A Homeland Security employee pleaded guilty Tuesday to wire fraud, admitting he bilked a small business owner and the government out of thousands of dollars in emergency relief money.
Tyrese Carter was employed by the Federal Emergency Management Agency and was deployed to the Small Business Administration to help field phone calls from Americans trying to get pandemic funds.
Carter managed to fool a woman who ran a skin-care business in Colorado and who thought she’d gotten an overpayment from the government.
He fielded the initial call from the business owner, said he needed to check on the situation, then called back, blocking his own phone number to hide his identity, and pretended to be a supervisor named Michael Valdes.
In fact, no such person works at the SBA, investigators said.
Carter had the owner send nearly $9,000 into a private account he controlled.
The business owner quickly suspected fraud and reported the situation to her bank, which repaid her. But the bank never got its money back, investigators said.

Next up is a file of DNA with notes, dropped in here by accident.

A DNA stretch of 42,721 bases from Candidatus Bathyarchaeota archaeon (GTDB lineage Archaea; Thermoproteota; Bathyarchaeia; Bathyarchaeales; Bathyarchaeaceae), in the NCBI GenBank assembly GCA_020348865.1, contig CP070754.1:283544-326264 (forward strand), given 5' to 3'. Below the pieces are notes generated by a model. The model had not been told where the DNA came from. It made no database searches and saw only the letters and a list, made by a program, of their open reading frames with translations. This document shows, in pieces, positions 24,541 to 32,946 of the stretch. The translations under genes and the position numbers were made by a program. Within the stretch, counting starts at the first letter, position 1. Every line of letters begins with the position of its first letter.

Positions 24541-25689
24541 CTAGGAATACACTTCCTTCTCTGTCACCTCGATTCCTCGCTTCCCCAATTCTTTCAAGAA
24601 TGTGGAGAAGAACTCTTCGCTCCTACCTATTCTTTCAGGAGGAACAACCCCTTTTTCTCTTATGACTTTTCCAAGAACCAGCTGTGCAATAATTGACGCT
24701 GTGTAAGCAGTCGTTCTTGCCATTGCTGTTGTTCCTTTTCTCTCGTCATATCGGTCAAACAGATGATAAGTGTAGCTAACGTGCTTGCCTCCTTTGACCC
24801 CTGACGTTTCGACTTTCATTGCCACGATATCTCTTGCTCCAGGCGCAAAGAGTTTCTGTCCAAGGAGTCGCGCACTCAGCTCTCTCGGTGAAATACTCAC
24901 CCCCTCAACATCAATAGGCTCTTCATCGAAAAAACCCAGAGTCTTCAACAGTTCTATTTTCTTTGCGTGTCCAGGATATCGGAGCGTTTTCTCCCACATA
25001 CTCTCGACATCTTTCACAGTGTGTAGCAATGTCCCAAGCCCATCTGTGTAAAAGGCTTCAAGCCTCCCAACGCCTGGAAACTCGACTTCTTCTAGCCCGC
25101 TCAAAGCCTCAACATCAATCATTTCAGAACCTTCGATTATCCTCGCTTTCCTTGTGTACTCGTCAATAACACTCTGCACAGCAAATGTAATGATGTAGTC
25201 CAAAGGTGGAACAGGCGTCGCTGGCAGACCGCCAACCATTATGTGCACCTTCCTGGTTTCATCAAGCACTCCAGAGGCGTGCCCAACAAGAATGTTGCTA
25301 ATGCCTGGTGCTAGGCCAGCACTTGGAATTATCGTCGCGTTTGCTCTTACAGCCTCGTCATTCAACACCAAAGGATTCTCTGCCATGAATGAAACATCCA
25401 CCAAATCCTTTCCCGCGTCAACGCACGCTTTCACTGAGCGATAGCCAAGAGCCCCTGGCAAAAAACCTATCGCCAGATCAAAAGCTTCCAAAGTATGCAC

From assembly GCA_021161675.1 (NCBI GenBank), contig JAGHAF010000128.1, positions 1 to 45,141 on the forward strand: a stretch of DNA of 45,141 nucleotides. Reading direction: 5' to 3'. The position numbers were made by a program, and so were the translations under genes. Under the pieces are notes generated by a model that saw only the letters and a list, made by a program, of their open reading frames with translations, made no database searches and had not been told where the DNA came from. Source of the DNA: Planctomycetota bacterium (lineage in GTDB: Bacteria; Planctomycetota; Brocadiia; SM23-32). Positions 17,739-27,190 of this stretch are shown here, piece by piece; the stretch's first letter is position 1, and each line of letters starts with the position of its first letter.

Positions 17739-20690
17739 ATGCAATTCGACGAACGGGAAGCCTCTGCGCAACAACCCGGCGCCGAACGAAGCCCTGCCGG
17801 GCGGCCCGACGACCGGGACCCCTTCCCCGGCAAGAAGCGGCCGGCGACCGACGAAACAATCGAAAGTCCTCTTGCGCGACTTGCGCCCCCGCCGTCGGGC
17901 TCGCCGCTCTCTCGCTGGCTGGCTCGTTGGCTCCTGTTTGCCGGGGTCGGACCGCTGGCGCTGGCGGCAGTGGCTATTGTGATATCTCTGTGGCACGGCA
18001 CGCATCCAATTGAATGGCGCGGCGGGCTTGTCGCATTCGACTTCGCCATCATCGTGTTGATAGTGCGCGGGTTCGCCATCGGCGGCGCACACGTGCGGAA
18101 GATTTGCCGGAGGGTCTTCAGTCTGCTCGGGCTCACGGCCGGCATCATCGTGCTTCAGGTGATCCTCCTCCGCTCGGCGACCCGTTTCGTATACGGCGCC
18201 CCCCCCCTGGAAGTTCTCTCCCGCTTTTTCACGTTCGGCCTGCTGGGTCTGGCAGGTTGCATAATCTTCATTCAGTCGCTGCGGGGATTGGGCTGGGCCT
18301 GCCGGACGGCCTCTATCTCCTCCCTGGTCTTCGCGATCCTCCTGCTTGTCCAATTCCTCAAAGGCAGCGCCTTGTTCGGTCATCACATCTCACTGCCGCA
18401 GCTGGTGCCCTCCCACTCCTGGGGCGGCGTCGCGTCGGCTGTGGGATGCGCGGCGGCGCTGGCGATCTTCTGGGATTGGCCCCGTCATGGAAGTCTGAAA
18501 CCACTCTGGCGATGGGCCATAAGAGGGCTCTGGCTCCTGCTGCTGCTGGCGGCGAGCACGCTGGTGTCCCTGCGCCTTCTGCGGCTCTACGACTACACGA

Carter has been ordered to pay $8,738 in restitution as part of his plea agreement.
The trillions of dollars Congress has approved over the past 15 months for pandemic relief have been plagued by fraud.
Lawmakers, wanting the cash to go out quickly, short-circuited usual fraud checks, in what has turned out to be an invitation for mischief by fraudsters.
Thousands of bogus unemployment applications have been filed by fraudsters using stolen identities, while unscrupulous business owners have lied about their activities and number of employees to claim relief money from the SBA.
A California jury on Friday found four people guilty of trying to steal millions of dollars from the SBA in bogus loans. Four other people involved in the fraud scheme pleaded guilty this month.
In Georgia, meanwhile, two career swindlers were given five-year prison sentences for stealing $130,000 in pandemic unemployment benefits. Malik Abdul McCaully and Tamesha Lashelle Brown were caught because they tried to escape a traffic stop in October and crashed their car, which is when police discovered they had a cache of unemployment benefit cards in other people’s names.
The level of fraud has shocked some lawmakers who this week proposed a bill to try to claw back some of the funds.
Led by Rep. Michelle Steele, California Republican, the bipartisan legislation would require states, which administer the unemployment program, to pay the feds back for fraud.
California’s program alone estimates $31 billion in bogus pandemic unemployment payments.